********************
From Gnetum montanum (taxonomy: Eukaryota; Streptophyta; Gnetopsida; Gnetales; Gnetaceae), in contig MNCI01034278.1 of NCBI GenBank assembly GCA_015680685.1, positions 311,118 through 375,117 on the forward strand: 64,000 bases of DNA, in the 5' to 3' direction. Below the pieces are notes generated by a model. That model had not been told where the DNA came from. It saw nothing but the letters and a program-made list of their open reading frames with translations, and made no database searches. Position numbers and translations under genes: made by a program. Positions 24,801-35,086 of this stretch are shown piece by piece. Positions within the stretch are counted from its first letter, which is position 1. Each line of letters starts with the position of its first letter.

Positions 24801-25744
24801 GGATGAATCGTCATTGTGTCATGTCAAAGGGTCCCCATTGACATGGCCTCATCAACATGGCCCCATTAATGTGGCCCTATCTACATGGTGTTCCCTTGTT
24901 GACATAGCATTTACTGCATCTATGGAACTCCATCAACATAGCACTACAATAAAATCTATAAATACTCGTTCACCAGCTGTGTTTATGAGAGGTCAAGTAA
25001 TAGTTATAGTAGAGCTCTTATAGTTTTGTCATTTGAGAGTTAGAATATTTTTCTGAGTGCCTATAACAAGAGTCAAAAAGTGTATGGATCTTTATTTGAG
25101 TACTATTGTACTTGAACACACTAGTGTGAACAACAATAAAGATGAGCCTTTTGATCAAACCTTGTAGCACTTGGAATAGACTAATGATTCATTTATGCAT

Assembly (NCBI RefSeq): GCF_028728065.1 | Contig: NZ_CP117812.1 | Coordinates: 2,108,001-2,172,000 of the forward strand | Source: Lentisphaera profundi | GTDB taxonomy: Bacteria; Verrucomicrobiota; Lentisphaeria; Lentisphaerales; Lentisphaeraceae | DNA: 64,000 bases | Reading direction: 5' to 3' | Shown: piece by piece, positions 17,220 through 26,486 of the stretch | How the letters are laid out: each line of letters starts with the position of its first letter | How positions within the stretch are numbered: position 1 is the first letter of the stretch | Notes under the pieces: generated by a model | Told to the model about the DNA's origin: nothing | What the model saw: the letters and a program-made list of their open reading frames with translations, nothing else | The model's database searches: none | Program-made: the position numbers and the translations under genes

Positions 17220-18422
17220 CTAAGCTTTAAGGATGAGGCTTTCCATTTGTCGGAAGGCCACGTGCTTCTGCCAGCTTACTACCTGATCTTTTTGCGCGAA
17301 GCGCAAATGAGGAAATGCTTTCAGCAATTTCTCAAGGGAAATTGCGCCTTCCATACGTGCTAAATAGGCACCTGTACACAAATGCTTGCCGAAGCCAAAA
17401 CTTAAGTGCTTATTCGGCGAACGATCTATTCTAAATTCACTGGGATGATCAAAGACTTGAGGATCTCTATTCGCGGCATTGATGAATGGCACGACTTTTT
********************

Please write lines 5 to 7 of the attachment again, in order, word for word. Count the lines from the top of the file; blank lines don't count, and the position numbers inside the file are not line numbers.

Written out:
25001 TAGTTATAGTAGAGCTCTTATAGTTTTGTCATTTGAGAGTTAGAATATTTTTCTGAGTGCCTATAACAAGAGTCAAAAAGTGTATGGATCTTTATTTGAG
25101 TACTATTGTACTTGAACACACTAGTGTGAACAACAATAAAGATGAGCCTTTTGATCAAACCTTGTAGCACTTGGAATAGACTAATGATTCATTTATGCAT

Assembly (NCBI RefSeq): GCF_028728065.1 | Contig: NZ_CP117812.1 | Coordinates: 2,108,001-2,172,000 of the forward strand | Source: Lentisphaera profundi | GTDB taxonomy: Bacteria; Verrucomicrobiota; Lentisphaeria; Lentisphaerales; Lentisphaeraceae | DNA: 64,000 bases | Reading direction: 5' to 3' | Shown: piece by piece, positions 17,220 through 26,486 of the stretch | How the letters are laid out: each line of letters starts with the position of its first letter | How positions within the stretch are numbered: position 1 is the first letter of the stretch | Notes under the pieces: generated by a model | Told to the model about the DNA's origin: nothing | What the model saw: the letters and a program-made list of their open reading frames with translations, nothing else | The model's database searches: none | Program-made: the position numbers and the translations under genes